Carbon farming is much talked about but little progress is being made despite comments last June by Minister for the Environment Eamon Ryan that farmers would be paid for storing carbon.

However, the progress is slow and it is unclear how farmers will be paid to store carbon. The Climate Action Plan published last week states it will explore the development of a carbon farming model and enable a carbon farming framework by the end of 2023 in line with EU activity.

This is similar to what was published in Ag Climatise almost one year ago, despite comments in June of this year by Minister for the Environment Eamon Ryan stating that farmers will be paid to store carbon.

One positive in the plan is the mention of “the development of voluntary carbon codes, leveraging of private financing through public/private partnerships, and the putting in place of governance structures” to facilitate reward for carbon farming.

Carbon price holds steady

In the meantime, the price of carbon credits on the EU Emissions Trading System (ETS) futures market has started to rise again.

On 10 November, the price of 1t of carbon was €63.16/t.

This is down significantly from 29 September, when the price hit €75.56/t. However, it is significantly higher than the price at the beginning of the year. On 4 January, the price of 1t of carbon was €33.69/t.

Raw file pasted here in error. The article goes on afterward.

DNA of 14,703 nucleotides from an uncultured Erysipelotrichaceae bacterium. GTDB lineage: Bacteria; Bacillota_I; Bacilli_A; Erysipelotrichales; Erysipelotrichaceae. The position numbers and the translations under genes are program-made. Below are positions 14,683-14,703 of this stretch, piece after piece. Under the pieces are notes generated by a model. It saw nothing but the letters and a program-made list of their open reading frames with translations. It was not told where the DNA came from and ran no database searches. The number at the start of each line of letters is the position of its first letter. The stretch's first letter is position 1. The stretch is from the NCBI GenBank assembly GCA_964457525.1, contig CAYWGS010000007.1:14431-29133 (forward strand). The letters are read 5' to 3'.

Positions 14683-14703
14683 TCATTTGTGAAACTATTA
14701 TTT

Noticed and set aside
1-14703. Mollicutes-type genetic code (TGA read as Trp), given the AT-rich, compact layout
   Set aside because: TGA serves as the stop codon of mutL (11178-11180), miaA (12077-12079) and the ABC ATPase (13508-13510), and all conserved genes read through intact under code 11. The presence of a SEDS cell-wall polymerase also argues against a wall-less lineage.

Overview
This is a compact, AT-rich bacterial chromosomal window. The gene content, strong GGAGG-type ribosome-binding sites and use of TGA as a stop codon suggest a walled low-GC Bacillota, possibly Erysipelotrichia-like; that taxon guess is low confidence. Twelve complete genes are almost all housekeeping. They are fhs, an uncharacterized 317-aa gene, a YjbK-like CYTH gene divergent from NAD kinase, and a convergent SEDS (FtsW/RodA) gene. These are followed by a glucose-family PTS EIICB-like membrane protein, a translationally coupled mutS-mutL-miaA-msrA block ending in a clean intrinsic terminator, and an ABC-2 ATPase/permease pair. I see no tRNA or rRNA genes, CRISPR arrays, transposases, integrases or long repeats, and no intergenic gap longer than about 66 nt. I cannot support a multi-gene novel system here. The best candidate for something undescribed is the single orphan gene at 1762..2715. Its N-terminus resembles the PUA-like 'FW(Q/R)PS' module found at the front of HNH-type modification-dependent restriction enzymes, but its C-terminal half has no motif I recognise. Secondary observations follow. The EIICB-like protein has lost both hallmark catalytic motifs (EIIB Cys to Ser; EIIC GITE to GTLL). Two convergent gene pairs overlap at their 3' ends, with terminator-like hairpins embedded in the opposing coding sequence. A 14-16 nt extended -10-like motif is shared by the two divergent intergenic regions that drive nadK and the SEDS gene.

It rose steadily up to May 14 when it hit €56.65/t. Since that time the price has been on the rise but with ups and downs along the way. While it went to €75.56/t in September, it also dropped to €54.55 on 19 October.

Purchasing one credit on the EU ETS allows the holder to emit 1t of carbon dioxide or the equivalent of two more powerful gases, which are named as nitrous oxide and perfluorocarbons.


Sellers of carbon credits have to prove how they have sequestered carbon whether that be through carbon sequestration in forestry or increasing soil carbon storage.

There is potential for those able to store carbon to develop another income stream by improving carbon storage.

It is not clear whether Irish farmers can do this at present as carbon removals from agriculture are being used to offset emissions nationally.